|Publication number||US5221635 A|
|Application number||US 07/808,826|
|Publication date||Jun 22, 1993|
|Filing date||Dec 17, 1991|
|Priority date||Dec 17, 1991|
|Also published as||US5714783|
|Publication number||07808826, 808826, US 5221635 A, US 5221635A, US-A-5221635, US5221635 A, US5221635A|
|Original Assignee||Texas Instruments Incorporated|
|Export Citation||BiBTeX, EndNote, RefMan|
|Patent Citations (8), Referenced by (4), Classifications (20), Legal Events (4)|
|External Links: USPTO, USPTO Assignment, Espacenet|
This invention relates to integrated circuits, and more particularly to a field-effect transistor.
Integrated circuits are vulnerable to a phenomenon generically referred to as electrostatic discharge ("ESD"). During handling, integrated circuits can build up relatively large static charges on their inputs. These charges, if not properly compensated for, may flow or "discharge" to a lower potential region. Discharging in this way produces large electric fields within the transistors that are immediately connected to the various inputs and outputs of a particular circuit. High electric fields in turn, produce high temperature gradients and ultimately yield thermal electrode migration ("TEM") within the transistor. TEM describes how a transistor fails when the contact to a doped source/drain region separates from the region. TEM causes irreversible circuit failures. ESD and TEM become more severe as circuits dimensions decrease. The smaller the dimension of, for instance, a doped drain region, the higher the electric field will be per charge. As a result, new semiconductor technologies require more effective designs to overcome these problems.
Heretofore, electronics designers have relied on the inherent diode existing between the source/drain region and the grounded substrate of a NMOS FET or of a n-channel FET in a CMOS transistor pair. The p-n junction in such a transistor protects the contact from up to 18 volts of charge buildup. After approximately that amount of buildup, however, ESD occurs from the drain to the ground plane through the substrate. Some designs modify certain characteristics of the drain to improve ESD performance. In particular, in some transistors may increase the distance between the affected contact and the gate. This modification increases the ESD protection up to a distance of approximately 6 μm. Beyond F6 μm, however, the ESD performance flattens and ultimately decreases as electrostatic charge shorts to the p substrate material at a different point. Such a transistor also suffers from lower gain as the larger source-drain region increases resistivity. Other designers simply increase the volume of the n drain to increase the area of the drain-substrate interface. Unfortunately, this also increases the resistance and capacitance of the transistor. The transistor, therefore, suffers from a lower gain and a lower maximum switching speed.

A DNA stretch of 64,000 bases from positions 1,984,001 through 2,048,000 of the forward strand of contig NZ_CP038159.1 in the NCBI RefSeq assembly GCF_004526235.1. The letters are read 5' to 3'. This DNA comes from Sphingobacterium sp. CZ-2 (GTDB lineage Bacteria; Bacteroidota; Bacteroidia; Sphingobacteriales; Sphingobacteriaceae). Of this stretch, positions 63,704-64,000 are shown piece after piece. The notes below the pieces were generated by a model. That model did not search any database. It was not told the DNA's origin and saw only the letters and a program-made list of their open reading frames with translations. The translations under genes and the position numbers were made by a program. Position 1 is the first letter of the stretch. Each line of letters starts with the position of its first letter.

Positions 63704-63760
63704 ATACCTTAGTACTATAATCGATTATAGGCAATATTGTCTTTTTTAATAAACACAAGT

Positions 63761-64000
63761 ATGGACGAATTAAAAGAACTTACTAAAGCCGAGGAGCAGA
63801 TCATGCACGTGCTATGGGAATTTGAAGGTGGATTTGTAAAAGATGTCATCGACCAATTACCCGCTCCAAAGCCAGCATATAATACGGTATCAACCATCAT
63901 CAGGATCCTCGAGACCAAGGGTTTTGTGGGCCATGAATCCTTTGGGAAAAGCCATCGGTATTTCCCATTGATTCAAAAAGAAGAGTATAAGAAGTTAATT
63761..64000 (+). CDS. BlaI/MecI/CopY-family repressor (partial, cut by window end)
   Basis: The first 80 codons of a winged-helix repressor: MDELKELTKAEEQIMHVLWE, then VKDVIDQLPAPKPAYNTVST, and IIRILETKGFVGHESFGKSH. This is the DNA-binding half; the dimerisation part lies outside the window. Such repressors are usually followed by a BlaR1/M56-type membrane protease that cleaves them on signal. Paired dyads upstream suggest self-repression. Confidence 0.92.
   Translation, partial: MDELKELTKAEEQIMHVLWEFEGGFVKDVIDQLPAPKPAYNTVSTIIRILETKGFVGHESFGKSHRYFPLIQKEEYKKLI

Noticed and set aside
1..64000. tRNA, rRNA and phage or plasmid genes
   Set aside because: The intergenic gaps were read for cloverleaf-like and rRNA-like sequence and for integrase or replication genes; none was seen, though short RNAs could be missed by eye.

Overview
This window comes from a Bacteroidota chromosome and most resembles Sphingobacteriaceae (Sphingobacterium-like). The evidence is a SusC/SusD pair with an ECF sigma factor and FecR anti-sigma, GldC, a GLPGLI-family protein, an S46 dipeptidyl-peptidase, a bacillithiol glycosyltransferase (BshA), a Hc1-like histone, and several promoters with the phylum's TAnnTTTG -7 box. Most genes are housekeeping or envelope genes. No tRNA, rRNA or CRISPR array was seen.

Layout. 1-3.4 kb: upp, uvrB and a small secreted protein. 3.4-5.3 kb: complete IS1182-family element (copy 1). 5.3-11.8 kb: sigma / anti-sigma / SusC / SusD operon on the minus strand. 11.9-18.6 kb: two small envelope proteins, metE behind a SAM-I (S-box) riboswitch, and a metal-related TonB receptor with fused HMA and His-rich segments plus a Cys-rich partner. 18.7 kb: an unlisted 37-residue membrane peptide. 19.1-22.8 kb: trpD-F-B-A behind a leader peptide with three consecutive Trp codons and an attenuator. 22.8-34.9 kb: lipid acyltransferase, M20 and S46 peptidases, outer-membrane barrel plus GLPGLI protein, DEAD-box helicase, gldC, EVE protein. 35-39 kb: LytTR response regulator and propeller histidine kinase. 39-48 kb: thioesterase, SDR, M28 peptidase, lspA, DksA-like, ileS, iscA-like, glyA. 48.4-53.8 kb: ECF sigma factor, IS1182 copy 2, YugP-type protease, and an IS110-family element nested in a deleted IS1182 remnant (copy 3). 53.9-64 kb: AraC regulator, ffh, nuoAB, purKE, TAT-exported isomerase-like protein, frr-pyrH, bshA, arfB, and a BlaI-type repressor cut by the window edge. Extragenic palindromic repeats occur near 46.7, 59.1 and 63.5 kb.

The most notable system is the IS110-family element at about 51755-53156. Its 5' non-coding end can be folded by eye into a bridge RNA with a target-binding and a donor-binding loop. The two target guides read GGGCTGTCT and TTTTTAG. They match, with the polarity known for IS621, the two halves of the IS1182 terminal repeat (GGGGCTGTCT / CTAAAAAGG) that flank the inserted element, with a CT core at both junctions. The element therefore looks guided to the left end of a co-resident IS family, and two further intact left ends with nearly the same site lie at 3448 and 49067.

Therefore, a need exists for a transistor having a greater breakdown voltage between the source-drain regions and the corresponding p substrate with no loss of switch performance.
In accordance with the present invention, a field-effect transistor is provided which substantially eliminates and prevents the above disadvantages and problems associated with prior transistors.
The transistor of the present invention is formed in a p-type semiconductor substrate and comprises a gate that forms a channel between two adjacent n-regions. At least one of the n-regions has an n-well below and centered about a contact pad. The n-well has a second lower concentration of n-type impurities than either of the n-regions.
The present invention provides numerous technical advantages over prior transistors. A transistor constructed according to the present invention exhibits a greater breakdown voltage between n-doped regions and the related p substrate. This substantially improves the device's electrostatic discharge or ESD performance.
Additionally, the disclosed transistor minimizes system resistance and capacitance to permit faster transistor switching speeds.
For a more complete understanding of the present invention and the advantages thereof, reference is now made to the following description taken in conjunction with the accompanying drawings in which:
FIG. 1 depicts in planar view a transistor made according to the preferred embodiment of the present invention;
FIG. 2 depicts a cross sectional view taken along line 2--2 of FIG. 1;